- After 30 minutes, add ‘Centennial’ hops in another hop bag. Maintain rolling boil.
- After another 30 minutes, cut heat and let the kettle sit for 10 minutes.
- Remove hop bags — after pressing with spoon to remove any extra wort (it’s now officially called wort, by the way) — then pour wort into the primary fermentation vessel, preferably a plastic bucket with a spigot.
- From the other bucket, pour in enough water to reach the 5-gallon mark on the primary fermenter. Attach lid and airlock filled with sanitizer liquid.
- Let the bucket sit until it reaches almost room temperature. Remove the lid and add both packets of ale yeast. Re-attach lid and airlock and swirl the fermenter to dissolve the yeast and aerate the beer.
- Set the fermenter in a shady spot with an ambient temperature between 60 and 70 degrees.
- Wait. Within 16 hours you should see activity in the airlock, which will periodically bubble. Let the beer go in the primary fermenter for two weeks, or until active fermentation is completed (i.e., no bubbles within 90 seconds of watching).
- You’re at an option point here. You can either: 1) bottle your beer right now, which means you can be drinking it within another two or three weeks, or 2) siphon your beer into a secondary fermenter, which will help it to clarify before you bottle it. If bottling, go to step 16.
- Sanitize your secondary fermenter and a length of hose, then run some sanitizer over the spigot — you got one with a spigot, right? — of the primary fermenter. Attach hose to primary fermenter spigot and run the beer into the secondary fermenter. Once complete, attach lid and airlock to secondary fermenter and let sit another two weeks.
- To bottle, sanitize your bottling bucket according to the directions on your sanitizing solution’s label. Sanitize all the bottles/jugs and caps/lids you’re going to use in the bottling bucket before pouring out the sanitizing solution, as well as your brewing spoon, one long length of plastic hose and the 12-inch length. You may also want to sanitize the spigot of the bucket you’re running the beer out of — use a very clean sponge or Q-tip soaked in sanitizer. Then, set the bottles and caps (or jugs and lids) aside and pour out the sanitizing solution.
- In a small saucepan, bring 2 cups of water and 11⁄4 cups corn sugar to a boil. (You can also use 11⁄4 cups of extra light dried malt extract, or 1 cup of honey — I prefer honey.) Ensure the mixture is homogenized, then cut the heat.
- Once you’re ready to go, pour the sugar-water mixture into the bottling bucket. Then, you can stir as the beer runs into the bottling bucket, but stir gently so as to not aerate the beer.
- Once the beer’s in the bottling bucket, attach the 12-inch length of hose. This will make it easier to bottle the beer. Run the beer into your containers and attach the lids as you go. This is the most tedious part of the entire process, but remember, it’s worth it.
- Once you’re done capping all your bottles, set them in a shady, not-too-warm spot and forget about them for a few weeks.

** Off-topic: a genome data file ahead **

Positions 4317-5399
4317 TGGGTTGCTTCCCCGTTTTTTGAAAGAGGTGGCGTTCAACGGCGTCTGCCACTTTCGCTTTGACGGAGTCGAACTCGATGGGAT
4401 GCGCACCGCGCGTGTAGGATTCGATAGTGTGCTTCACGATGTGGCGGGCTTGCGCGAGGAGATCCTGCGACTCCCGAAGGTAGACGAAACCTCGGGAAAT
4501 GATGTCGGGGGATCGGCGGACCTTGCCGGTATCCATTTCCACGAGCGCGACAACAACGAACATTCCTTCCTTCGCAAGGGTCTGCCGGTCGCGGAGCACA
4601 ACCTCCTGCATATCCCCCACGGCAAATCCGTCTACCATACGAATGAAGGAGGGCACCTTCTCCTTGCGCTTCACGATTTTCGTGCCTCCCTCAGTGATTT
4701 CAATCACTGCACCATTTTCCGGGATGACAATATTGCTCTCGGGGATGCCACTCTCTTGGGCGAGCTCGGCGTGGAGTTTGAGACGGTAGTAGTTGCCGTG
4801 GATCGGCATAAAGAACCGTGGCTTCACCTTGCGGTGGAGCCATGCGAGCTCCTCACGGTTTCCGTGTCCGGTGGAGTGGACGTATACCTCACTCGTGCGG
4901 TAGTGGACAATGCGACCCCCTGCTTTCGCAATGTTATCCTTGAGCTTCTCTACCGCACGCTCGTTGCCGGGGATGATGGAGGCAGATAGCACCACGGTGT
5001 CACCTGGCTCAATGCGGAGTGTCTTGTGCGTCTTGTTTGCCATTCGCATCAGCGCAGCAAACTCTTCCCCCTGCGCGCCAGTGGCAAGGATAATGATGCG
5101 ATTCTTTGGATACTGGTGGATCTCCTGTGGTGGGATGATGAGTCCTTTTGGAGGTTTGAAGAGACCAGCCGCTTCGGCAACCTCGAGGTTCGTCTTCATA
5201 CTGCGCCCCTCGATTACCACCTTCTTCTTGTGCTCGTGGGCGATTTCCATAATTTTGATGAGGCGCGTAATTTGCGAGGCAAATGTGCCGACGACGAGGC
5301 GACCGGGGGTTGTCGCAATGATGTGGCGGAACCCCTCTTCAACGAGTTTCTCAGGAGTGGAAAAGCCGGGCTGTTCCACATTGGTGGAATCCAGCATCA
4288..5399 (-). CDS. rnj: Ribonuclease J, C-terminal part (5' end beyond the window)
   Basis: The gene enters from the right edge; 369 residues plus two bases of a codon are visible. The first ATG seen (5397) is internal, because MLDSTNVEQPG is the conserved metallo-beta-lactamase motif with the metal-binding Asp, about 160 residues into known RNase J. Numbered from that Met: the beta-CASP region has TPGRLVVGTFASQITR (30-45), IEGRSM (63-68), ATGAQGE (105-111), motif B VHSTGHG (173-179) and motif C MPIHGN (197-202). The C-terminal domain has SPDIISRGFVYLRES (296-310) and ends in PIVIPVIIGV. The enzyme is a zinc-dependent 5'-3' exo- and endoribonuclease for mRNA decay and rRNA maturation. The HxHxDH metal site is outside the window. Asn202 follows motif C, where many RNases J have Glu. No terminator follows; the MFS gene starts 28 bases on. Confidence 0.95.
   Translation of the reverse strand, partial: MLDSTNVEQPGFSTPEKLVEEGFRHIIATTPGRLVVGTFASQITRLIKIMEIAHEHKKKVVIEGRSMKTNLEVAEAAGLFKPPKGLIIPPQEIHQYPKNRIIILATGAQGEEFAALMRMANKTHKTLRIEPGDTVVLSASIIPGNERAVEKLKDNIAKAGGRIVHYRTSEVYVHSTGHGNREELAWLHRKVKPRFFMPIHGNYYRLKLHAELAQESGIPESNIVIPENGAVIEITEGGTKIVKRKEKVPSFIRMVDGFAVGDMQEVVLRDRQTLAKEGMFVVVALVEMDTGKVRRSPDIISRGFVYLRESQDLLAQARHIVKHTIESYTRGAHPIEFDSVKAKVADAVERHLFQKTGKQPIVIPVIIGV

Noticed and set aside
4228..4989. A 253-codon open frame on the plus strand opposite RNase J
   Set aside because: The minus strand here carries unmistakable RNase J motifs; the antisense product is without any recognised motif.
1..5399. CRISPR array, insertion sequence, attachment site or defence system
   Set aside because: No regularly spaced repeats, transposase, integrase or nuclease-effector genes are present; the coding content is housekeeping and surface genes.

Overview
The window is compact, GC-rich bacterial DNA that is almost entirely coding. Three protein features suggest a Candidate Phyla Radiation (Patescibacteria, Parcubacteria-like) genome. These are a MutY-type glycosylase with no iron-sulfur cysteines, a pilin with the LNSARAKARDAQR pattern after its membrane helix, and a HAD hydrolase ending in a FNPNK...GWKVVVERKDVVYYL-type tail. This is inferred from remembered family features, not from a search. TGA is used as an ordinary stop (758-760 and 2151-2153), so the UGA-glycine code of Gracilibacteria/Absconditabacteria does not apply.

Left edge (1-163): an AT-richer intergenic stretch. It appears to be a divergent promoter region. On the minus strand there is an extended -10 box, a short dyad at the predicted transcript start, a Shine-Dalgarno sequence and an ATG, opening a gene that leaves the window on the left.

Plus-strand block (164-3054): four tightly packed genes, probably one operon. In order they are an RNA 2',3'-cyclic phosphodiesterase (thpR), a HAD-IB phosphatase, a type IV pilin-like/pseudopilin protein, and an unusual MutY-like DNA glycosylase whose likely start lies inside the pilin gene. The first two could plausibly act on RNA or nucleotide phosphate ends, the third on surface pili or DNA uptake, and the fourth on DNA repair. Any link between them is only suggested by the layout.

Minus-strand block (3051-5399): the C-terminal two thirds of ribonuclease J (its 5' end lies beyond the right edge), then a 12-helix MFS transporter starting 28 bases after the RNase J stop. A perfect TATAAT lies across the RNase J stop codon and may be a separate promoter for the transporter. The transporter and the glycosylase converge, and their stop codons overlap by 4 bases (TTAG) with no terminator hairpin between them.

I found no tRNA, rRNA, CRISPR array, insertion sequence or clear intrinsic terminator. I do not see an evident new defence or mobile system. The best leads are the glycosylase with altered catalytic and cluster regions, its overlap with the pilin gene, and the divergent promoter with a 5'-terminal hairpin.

- After two or three weeks, depending on how warm it is, check in on your brew. Shake a bottle to see if bubbles form rapidly. Uncap one to check it out. If it doesn’t hiss — and you know what a properly carbonated beer hisses like, I imagine — seal it up again and wait another week. Check it again after that — chances are it’ll be ready. You can leave most of the bottles at room temperature and chill only what you want to drink, but this type of beer is best consumed by two or three months after it’s bottled.
- Do enjoy it, eh?
Resources and More
Once you’re finished with your first batch, you’ll probably wonder where to go from there. Well, try experimenting with this recipe. Add a couple more ounces of hops, a few more ounces of crystal malt and another pound or two of malt extract, and you’ll have a fine Extra Special Bitter.
Also, read up. The de facto introduction to homebrewing is Charlie Papazian’s The New Complete Joy of Homebrewing. His Homebrewer’s Companion is also excellently done, but don’t stop there. If you’re looking to brew a specific style, be on the lookout for Brewer Publications’ “Classic Beer Style Series.” Once you think you’ve learned everything there is to know, check out An Analysis of Brewing Techniques by Laurie and the late George Fix, and be humbled. Your local library will probably have at least one of these, and can get the others for you via interlibrary loan.
I find it’s a lot more fun (not to mention easier and cheaper) to brew with fellow enthusiasts. Fortunately, there is a vast network of homebrew clubs. Visit the American Brewers Association to look up an affiliated brew club.
If you don’t find one in your community, that means you get to be a groundbreaker and start one yourself!
For advanced procedures, techniques, equipment and recipes, the Internet has you covered. The Brews & Views Bulletin Board and Northern Brewer Homebrew Forum are among the best beer discussion groups on the Web. Don’t be afraid to ask questions on these forums, but always try searching beforehand to spare yourself the embarrassment of Internet ridicule.
And if you ever brew that chocolate cherry ancho pepper porter, send me a bottle, won’t you?
Recipe for a Basic American Brown Ale
American brown ale is a slightly richer, hoppier version of the classic English brown ale style. Good examples of commercial brown ales include Moose Drool brown ale from Big Sky Brewing, and Sierra Nevada brown ale. The following ingredients are typically sold at homebrewing shops, and this list might cost you about $35 to $40. You’ll need the grain cracked, which you can do with a rolling pin and a plastic bag, or you can ask the shop to crack the grain for you. (Makes 5 gallons.)
3 ounces 60L (Lovibond) crystal malt
2 ounces chocolate malt
2 ounces biscuit malt
1 ounce 550L black malt
6 pounds Muntons plain light dry malt extract (DME)
1 ounce whole leaf ‘Cascade’ hops
1 ounce whole leaf ‘East Centennial’ hops
2 packets Windsor Ale yeast (or other dried ale yeast)
1 1⁄4 cups corn sugar or Muntons extra light DME or 1 cup honey
Nathan Poell is a fermentation fanatic who frequently brews beer with friends. Check out the photo gallery for all the photos of this brown ale a-brewin'.
Note from Mother: Want to learn more about beer? We've recently found a great source for online videos about craft brewing. Check out